2. Stars and Idolatry
  3. Why the State Always Encourages Immorality
  4. Unlucky 13 -- Romans 13, Revelation 13 and Isaiah 13
  5. A Roman's-Eye View of Romans 13
  6. "Principalities and Powers"
  7. Lakes of Fire in "Smoke-Filled Rooms"
  8. Romans 13: The Burden is on the Archists
  9. Taxation, "Consent of the Governed," and the Myth of the State
  10. Why the State is not a "Divine Institution"
  11. Angels and Autarchy

Abolishing "The State"

From Cover to Cover, The Bible Describes the Battle: Politics vs. Patriarchy

Nowhere in Scripture, from Genesis to Revelation, does God ever say to man, "I think now is the time to form an institution which substitutes vengeance for love of enemy, and funds all its activities by theft and fraud, buttressed with threats of unspeakable violence." Concerning the language of Romans 13 ("the powers that be are ordained of God"), James Benjamin Green, in his Harmony of the Westminster Standards, noted that: "It is not meant that God directly ordained the state by saying to man, Thou shalt set up a government or organize a commonwealth." Americans don't read the Bible from cover to cover, as they would a "Harry Potter" book. They quote John 3:16 and a few other verses.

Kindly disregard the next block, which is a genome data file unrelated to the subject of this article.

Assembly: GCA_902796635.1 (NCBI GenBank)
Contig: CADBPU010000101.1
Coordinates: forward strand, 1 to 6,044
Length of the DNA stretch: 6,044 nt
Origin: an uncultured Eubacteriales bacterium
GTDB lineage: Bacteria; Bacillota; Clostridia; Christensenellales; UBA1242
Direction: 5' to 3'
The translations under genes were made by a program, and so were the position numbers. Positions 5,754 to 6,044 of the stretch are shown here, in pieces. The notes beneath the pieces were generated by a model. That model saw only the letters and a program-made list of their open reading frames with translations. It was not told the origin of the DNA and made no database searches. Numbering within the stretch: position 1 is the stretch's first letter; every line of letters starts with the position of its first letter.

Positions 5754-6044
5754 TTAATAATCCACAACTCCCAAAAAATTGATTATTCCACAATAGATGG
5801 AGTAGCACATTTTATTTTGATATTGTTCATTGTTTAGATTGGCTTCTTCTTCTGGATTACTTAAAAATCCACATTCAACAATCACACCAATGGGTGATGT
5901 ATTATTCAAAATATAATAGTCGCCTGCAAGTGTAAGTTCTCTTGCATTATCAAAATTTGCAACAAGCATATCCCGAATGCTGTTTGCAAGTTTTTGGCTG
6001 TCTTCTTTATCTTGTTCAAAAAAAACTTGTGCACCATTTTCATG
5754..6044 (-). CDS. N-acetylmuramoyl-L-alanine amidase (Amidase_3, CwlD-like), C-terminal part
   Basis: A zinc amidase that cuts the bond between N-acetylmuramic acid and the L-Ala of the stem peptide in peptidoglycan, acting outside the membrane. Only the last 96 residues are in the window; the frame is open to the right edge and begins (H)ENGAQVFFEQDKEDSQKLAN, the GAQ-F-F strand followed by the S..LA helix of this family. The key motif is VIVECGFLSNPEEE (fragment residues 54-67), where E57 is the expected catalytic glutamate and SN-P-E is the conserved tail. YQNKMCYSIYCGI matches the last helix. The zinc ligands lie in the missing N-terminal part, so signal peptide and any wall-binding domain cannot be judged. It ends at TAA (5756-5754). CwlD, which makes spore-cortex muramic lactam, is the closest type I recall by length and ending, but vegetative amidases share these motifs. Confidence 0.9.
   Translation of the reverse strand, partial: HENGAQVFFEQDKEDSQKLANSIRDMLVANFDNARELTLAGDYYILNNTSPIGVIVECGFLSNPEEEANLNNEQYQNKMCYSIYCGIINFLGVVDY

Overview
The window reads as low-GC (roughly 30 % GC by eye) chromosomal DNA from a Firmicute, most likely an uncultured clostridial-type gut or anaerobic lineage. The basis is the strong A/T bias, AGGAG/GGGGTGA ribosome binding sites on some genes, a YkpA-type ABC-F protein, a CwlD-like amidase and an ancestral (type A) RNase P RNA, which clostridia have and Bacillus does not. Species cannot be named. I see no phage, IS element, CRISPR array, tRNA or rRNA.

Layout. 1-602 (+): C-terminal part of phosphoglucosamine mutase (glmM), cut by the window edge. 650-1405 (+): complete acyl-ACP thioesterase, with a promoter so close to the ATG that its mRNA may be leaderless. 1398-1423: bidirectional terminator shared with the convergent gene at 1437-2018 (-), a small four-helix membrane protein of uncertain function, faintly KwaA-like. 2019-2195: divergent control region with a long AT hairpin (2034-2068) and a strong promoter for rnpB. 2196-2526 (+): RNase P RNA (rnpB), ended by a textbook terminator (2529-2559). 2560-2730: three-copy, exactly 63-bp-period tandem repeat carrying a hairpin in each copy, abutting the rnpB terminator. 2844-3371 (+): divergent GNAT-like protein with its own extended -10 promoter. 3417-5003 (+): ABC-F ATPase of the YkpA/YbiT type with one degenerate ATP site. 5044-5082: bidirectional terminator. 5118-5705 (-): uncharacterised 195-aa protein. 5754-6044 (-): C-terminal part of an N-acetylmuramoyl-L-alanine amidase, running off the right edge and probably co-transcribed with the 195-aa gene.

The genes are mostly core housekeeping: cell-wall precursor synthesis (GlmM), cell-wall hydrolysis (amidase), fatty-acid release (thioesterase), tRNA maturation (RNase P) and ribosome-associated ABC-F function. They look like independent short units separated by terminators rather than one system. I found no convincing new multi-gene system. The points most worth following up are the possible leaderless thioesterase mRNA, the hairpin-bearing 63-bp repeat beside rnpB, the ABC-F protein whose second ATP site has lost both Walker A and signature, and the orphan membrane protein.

The following survey of the Bible cannot be a substitute for your own reading of the volume cover to cover.

The Bible | | 1. Presence | | 2. Globalism | | 3. Theonomy | | 4. Peace | | 5. Family | | 6. Garden | | 7. Community
Index  | | Theology  | | History  | | Culture | | No State | | No Church | | Godly Families -- Everywhere | | Overview

Christmas Conspiracy


Vine & Fig Tree

Paradigm Shift